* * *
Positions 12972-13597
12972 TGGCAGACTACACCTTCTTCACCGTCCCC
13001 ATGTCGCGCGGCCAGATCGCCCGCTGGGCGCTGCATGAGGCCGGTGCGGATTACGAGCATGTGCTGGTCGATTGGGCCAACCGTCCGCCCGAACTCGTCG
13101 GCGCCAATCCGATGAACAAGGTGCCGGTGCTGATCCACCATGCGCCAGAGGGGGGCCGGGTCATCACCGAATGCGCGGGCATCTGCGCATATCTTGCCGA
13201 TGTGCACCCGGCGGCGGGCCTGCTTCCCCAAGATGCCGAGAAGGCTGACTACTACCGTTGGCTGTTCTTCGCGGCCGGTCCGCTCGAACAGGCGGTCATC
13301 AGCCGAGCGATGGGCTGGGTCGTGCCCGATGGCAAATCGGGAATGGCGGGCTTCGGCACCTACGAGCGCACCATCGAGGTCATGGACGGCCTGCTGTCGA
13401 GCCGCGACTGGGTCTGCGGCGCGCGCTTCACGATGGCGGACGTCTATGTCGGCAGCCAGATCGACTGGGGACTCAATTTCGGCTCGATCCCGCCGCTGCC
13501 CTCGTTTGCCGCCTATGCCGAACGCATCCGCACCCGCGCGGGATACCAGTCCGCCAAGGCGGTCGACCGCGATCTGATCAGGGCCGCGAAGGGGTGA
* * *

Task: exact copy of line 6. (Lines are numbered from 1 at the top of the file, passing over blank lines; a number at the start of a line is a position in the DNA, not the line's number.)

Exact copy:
13301 AGCCGAGCGATGGGCTGGGTCGTGCCCGATGGCAAATCGGGAATGGCGGGCTTCGGCACCTACGAGCGCACCATCGAGGTCATGGACGGCCTGCTGTCGA